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Showing posts from November, 2011

smog--gone (sounds kind of poetic) and Selbu knitting

Finally the temperature inversion lifted, and the smog is gone, at least for now. I've been sticking close to home with a bad case of bronchitis, but knitting away furiously. Tonight three Norwegian women, dedicated knitters, will visit our Prague stitch-n-bitch group. Should be fun! We meet at the Friend's Coffee House just off Vodickova, at 7 pm.

The women are from Selbu, which is famous for its knitting patterns:






here's one of the women (no, not really!)

Fall with a hat on it

Prague follows the Vltava River as it winds through Central Bohemia. The city is built on both sides of the river, on numerous hills--for example, Hradcany is on a bluff overlooking the river. Prague is full of ups and downs, hilltops and valleys, making it charming and intimate.

But these same hills and valleys produce frequent temperature inversions--they "put a hat" on the weather. According to Jan Moravcik from the Hydro-meteorological Institute in Prague, 


"temperature inversion occurs when cold air close to the ground is trapped by a layer of warmer air. As the inversion continues, air becomes stagnant and pollution becomes trapped close to the ground."


For the past week-and-a-half, we've had a constant temperature inversion in Prague. The air is smelly, like an old wood fire mixed with sharp petroleum smells and car exhaust. It stings your eyes and gets in the back of your throat. Kids and old folks are warned to stay indoors. Jarda and I have both had…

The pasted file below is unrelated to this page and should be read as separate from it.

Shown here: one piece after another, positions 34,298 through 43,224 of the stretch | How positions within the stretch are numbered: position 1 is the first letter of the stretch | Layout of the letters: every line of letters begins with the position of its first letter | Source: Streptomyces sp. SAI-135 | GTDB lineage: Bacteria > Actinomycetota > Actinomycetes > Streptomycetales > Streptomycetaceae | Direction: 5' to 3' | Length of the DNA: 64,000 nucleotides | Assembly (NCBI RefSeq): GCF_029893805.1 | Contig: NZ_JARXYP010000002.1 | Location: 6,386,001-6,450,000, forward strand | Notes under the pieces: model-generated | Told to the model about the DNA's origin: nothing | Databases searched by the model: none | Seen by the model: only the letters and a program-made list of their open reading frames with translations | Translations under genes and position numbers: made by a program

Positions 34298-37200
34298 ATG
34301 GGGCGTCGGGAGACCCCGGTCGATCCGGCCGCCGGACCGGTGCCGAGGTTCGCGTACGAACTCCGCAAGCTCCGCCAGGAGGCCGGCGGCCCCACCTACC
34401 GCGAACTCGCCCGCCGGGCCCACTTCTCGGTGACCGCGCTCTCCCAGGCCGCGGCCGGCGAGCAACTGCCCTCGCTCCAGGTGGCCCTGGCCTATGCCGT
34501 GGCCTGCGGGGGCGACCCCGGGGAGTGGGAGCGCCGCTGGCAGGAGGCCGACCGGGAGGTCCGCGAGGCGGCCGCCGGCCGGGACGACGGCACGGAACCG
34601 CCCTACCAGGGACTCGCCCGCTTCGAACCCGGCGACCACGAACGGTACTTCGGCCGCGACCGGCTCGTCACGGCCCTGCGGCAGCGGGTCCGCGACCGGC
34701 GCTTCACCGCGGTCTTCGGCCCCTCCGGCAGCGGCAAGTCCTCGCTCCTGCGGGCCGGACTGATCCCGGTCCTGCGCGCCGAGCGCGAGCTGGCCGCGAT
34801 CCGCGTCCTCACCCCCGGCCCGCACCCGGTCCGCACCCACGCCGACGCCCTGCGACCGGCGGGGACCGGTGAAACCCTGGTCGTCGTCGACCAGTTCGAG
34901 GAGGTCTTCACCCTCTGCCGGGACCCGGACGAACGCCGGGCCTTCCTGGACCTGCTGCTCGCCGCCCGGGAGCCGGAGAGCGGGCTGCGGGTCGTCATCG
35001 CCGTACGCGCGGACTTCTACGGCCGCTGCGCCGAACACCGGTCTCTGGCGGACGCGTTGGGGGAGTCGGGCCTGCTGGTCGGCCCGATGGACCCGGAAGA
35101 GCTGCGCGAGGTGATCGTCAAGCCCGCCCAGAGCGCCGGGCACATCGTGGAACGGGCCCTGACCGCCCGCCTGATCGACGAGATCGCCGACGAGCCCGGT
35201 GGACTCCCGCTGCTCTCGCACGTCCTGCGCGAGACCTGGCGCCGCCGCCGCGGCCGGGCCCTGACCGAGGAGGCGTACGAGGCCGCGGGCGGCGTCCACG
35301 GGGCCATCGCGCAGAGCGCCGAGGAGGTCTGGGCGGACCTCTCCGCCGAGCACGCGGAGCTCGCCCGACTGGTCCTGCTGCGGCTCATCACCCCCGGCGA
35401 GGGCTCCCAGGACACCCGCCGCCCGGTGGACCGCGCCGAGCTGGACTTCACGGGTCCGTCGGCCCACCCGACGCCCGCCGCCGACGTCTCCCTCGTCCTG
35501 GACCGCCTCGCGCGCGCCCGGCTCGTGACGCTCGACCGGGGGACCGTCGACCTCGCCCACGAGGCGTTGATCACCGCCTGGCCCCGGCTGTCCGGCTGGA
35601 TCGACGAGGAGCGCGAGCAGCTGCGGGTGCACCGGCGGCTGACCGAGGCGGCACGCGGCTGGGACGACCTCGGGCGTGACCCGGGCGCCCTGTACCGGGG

Taking care of myself

My friend N and I were talking about living and working in Prague. We agreed that it can be a tough place to live, as there's not much of what I call "lubricating oil" in human daily transactions--that is, not much pleasant chitchat or everyday courtesy of the "hello, how are you?" benign nature.

N made a remark that stuck in my head, along the lines of: "About once a week, I find that I have to stop what I'm doing and take care of myself" (sorry, N, that's not a direct quote!). I knew just what she meant.

Maybe it's the effect of two horrendous world wars with long periods of totalitarian rule (Nazis, Czech communists, Soviet Stalinists and the "normalization" rule after the Pargue Spring in 1968). Whatever is the cause, the result is a culture in which everybody takes care of himself first. And if you live here, you have to do the same--take care of yourself.

I don't mean simple independence and self-reliance, which is nece…